Common Alpine: Underrepresented on our site

Butterfly ID
Location: Prince Albert, N. Saskatchewan, Canada
June 13, 2011 3:25 pm
Hello! I can usually find almost anything I need ID’d on your site, but this butterfly eludes me. (And I’ve been through 65 pages of pictures here, as well as any books I can find!)
It was along the riverbank of the N. Saskatchewan River in Northern Sask.
The view of it’s open wings are blurry but it appeared to be mostly a shimmer dark brown/bronze colour.
I am thinking a satyr or maybe a buckeye of some sort? Can you steer me in the right direction.
Thanks for any help!
Signature: Tami

Common Alpine

Hi Tami,
Alas, your request arrived during our absence from the office for a week, and we are trying our best to respond to and post as many letters as we can.  Your request has us most excited, and the reason you were unable to find your lovely Common Alpine,
Erebia epipsodea, on our website, is because your photos are a first for us despite the word “common” being a part of its name.  Additionally, the tribe Satyrini, the Nymphs and Satyrs, are very underrepresented in our archives.  This is probably because these species are often associated with remote wooded areas and they are very rarely found in gardens.  BugGuide has some nice photos of the Common Alpine, however, there is no information regarding it nor is there any information on this group up to the subfamily level on BugGuide. This is a sad oversight on this lovely group of generally brown butterflies.  Jeffrey Glassberg writes in his wonderful book, Butterflies Through Binoculars, the West, that they are found in:  “moist meadows and praries, from Rocky Mountain foothills to high elevations, occasionally above the treeline.”  We find you photos especially interesting because Glassberg also writes on the introduction to the subfamily Satyrinae:  “Most species rarely visit flowers.”  We have a vague recollection of reading in the past that Satyrs and Wood Nymphs often feed on tree sap, rotted fruit, animal feces, and even putrefying flesh, however, we cannot recall where we read that.  BugGuide does have several photos though of Common Alpines nectaring from flowers.  The Butterflies and Moths of North America website does indicate that adults feed on “Flower nectar.”  We did locate this online article on the Common Alpine.  According to the Colorado Front Range Butterflies website:  “Males patrol all day to watch for females.”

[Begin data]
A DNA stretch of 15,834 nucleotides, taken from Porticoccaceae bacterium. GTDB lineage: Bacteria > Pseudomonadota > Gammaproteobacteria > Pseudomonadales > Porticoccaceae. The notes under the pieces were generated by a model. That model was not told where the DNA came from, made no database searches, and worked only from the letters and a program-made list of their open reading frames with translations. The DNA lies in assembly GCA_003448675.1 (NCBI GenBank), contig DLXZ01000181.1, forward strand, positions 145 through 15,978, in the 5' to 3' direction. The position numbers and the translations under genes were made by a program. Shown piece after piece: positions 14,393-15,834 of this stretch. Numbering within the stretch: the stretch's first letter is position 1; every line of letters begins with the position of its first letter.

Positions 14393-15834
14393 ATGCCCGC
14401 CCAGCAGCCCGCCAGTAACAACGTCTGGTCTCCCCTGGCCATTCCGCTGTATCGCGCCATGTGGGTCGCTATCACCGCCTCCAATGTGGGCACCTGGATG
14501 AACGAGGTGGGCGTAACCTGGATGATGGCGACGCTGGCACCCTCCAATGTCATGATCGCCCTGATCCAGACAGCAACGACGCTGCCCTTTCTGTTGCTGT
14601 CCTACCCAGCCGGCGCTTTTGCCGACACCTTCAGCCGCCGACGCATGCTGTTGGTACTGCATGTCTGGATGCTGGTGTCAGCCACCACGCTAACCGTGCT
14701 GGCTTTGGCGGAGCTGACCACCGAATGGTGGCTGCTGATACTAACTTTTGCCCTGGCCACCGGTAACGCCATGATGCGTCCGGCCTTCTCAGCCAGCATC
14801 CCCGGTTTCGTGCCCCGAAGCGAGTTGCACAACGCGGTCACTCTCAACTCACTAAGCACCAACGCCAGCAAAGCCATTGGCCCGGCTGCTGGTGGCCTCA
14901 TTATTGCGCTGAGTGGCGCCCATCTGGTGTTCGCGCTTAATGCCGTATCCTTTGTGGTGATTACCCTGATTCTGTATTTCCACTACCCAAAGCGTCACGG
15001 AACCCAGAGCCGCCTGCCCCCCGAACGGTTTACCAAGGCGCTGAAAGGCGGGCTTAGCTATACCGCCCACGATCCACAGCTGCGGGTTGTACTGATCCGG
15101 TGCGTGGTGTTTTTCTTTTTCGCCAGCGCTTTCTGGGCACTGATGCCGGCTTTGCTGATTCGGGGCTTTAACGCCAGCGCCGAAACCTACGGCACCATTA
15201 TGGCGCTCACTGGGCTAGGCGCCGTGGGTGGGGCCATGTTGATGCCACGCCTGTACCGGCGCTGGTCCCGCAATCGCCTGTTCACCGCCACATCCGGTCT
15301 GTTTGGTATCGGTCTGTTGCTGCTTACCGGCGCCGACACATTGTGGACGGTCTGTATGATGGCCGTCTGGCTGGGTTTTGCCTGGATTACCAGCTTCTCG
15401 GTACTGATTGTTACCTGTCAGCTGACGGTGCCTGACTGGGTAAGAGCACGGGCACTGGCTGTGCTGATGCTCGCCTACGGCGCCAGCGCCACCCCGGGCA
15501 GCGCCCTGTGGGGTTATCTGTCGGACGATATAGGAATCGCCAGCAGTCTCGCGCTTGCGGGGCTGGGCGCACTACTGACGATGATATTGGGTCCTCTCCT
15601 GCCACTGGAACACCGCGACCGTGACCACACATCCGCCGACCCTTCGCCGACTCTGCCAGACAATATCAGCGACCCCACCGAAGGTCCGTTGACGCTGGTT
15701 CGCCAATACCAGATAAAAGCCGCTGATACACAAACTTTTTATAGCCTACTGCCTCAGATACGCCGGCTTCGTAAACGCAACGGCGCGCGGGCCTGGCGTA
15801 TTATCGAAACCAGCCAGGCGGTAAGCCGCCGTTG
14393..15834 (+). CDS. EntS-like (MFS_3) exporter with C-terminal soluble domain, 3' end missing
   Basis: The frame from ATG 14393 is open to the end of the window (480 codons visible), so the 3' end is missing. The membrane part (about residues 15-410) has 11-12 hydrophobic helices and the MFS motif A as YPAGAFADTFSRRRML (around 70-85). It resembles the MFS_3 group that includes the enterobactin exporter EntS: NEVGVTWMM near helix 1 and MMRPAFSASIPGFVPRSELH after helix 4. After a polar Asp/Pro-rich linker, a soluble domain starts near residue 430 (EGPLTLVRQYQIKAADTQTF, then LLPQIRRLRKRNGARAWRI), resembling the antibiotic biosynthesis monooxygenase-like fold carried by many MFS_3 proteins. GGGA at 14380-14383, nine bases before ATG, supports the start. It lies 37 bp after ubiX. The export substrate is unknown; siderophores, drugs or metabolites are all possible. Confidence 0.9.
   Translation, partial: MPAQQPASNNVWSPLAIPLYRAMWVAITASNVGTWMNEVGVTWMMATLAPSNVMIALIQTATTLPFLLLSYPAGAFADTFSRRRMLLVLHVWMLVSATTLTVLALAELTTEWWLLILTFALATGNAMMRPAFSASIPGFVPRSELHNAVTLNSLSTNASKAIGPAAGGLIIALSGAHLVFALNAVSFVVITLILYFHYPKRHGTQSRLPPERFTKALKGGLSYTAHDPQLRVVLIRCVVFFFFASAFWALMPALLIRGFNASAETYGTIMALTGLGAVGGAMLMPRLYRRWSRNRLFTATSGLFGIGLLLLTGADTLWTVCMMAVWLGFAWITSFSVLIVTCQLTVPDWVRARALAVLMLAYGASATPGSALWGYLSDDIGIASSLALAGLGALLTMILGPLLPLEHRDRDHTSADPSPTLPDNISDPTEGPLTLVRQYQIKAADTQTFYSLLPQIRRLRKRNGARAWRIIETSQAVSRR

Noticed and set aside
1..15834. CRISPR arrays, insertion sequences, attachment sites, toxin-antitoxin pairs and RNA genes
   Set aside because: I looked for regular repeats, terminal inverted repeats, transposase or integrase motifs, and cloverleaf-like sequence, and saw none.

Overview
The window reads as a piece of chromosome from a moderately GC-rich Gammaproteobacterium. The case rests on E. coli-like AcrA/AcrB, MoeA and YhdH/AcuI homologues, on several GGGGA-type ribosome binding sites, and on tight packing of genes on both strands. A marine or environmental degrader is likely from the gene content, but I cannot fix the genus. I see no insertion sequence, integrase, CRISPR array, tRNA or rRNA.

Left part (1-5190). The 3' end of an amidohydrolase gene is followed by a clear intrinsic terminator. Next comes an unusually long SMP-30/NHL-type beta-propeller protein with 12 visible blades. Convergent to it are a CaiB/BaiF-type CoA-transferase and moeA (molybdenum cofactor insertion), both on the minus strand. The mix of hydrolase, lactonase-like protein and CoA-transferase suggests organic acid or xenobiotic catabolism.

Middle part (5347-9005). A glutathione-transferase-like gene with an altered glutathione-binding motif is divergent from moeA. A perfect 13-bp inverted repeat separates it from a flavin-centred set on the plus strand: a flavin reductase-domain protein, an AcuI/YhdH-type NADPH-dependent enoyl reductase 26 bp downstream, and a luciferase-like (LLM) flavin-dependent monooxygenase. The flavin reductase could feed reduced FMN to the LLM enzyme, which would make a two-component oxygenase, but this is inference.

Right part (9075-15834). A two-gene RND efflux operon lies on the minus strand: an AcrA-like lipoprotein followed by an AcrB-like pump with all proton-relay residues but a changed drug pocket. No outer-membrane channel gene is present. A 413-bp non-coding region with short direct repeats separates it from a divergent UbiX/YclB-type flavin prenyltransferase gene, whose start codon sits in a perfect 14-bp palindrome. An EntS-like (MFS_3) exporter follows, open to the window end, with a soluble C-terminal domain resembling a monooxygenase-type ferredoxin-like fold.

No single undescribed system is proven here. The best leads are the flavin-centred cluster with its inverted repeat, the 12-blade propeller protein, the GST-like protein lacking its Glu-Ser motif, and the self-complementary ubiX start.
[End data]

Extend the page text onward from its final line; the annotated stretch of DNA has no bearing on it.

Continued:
Common Alpine

Thank you so much for that speedy response.  You guys work fast there!
The links you sent were great, helping me to also identify a Northern cloudywing skipper.  I have actually ordered the Butterflies Through Binoculars book you mentioned, which will be a huge help and interesting reading.
I have, since taking those pictures of that quite large common alpine, seen a number of them quite a bit smaller and not nearly as brightly coloured, but all are in the meadow and forested areas along the river.  In searching them out,  I believe they are possibly a subspecies which is interesting!
While there is plentiful wild animal feces and dead animals in forested areas, I have only ever seen these butterflies on flowers, which for some reason, appeals to my sense of how well-mannered butterflies should behave.
Thanks again for your wonderful response.

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